Having learned that the Americans at Mackinac were unaware of the outbreak of war, Robert’s force dragged a 6-pounder cannon through the woods to a ridge above the fort and fired a single round before sending a message under a flag of truce to demand the surrender of the fort.

Fearing a massacre by the Natives, Mackinac commander Lieutenant Hanks capitulated without a fight.



It took Mama a while to notice, becuase that’s how Mama was. She mostly noticed how she felt about things, and was quick to tell you. The house is too cold. The stew is too salty.  It was always something else wrong, not her.  She paid attention to the world around like it was a movie she was watching.

I don’t think Jessie was trying to prove a point or anything.  After all, she was only five when she stopped talking and she hasn’t said a single word to anyone since. It’s been six years.

I wonder if something happened.


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Far North


Dimwitty knew right away that he wasn’t cut out for the military, but he wasn’t cut out for much else either. His Uncle James was a rear admiral and pulled some strings to get him in to the Coast Guard.

Basic was a cakewalk and next thing he knew he was on the USCGC Burton Island cruising around the Arctic Circle installing radar stations.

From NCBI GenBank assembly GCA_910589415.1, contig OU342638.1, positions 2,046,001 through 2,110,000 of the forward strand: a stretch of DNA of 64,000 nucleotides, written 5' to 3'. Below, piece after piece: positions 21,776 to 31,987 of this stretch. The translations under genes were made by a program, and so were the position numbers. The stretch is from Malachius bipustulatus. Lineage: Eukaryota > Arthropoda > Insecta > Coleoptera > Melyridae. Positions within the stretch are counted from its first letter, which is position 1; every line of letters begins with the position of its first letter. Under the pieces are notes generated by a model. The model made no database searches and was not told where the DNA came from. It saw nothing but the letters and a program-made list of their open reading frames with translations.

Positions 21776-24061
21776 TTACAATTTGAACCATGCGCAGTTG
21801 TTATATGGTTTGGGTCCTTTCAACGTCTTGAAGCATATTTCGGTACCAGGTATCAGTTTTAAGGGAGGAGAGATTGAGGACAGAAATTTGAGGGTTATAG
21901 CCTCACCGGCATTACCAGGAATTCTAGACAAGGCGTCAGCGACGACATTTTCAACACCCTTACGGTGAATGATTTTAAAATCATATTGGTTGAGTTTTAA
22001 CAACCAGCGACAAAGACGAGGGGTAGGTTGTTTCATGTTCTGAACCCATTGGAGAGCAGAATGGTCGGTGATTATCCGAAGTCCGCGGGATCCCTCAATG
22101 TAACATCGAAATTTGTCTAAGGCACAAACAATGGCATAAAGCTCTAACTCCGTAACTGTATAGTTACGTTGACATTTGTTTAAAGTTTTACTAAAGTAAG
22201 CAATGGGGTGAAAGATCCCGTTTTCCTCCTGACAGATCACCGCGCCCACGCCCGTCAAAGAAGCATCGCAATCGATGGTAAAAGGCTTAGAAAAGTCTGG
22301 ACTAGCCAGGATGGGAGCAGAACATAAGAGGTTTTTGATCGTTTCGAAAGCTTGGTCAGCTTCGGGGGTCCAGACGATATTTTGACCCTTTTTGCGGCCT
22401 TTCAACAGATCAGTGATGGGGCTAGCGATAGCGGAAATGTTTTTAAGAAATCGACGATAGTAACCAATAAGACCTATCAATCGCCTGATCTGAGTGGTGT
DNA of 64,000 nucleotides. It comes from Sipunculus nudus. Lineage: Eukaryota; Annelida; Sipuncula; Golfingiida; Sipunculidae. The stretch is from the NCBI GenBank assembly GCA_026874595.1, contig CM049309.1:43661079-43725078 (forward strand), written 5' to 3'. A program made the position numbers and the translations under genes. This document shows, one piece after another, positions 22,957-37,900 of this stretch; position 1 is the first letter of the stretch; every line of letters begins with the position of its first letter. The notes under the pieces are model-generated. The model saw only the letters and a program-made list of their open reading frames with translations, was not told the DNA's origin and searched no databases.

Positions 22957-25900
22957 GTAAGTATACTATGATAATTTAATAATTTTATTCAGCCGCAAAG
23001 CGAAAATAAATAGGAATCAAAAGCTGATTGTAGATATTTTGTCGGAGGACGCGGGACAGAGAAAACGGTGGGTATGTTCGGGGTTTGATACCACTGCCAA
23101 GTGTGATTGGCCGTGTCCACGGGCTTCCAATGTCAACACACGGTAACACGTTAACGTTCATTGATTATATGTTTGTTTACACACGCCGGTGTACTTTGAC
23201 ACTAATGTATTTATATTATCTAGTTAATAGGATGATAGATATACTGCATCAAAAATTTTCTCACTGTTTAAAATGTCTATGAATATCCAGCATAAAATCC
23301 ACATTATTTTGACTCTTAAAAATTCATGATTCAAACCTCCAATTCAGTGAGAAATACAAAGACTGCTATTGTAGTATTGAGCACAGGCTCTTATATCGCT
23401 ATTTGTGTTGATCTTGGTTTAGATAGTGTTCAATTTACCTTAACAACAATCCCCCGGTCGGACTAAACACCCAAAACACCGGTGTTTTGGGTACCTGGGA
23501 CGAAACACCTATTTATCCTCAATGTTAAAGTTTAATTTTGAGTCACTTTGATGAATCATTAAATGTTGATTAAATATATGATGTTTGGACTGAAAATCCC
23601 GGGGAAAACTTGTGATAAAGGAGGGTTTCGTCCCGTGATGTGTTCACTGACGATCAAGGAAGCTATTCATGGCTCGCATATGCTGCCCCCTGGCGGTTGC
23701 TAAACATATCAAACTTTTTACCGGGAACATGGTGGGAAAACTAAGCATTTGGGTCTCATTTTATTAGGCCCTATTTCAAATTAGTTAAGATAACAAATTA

He’d been granted shore leave at Resolute Bay one day in early July and was awed by its vast emptiness. He couldn’t say why he loved it. It just felt right.

This opinion was not shared by any other members of the crew. They called it “toilet,” “ass-end of the universe,” and similar. Dimwitty was strangely insulted.

That September the Burton Island was ordered back to Oakland and that was that. In Oakland, Dimwitty got a 72 hour pass and went AWOL.

He knew where he was going.

What Pegman Saw



Derrick was down in the gulch below Twenty-Mile when he saw it, a wall of flames cresting the draw. He cursed the lack of a radio, but they never worked that well up here anyway.

The wind roared up the gorge, the inferno drawing air like a well-built fireplace. No way to fight it now that it was crowning.

He looked at the fireline he’d been digging all morning. It looked pathetically small. A Pulaski was a good enough tool, but no match for a blaze like this one.

He wiped the sweat from his face and made his decision.


Friday Fictioneers



I met Gregor in 1989, when the Sun assigned me to Ukraine to cover the dissolution of the Soviet Union.

I’d arrived at Donetsk at two in the morning. A gaping hole in the airport roof resulted in six inches of brown slush on the floor as we sorted through the pile of luggage the ground crew had dumped without comment.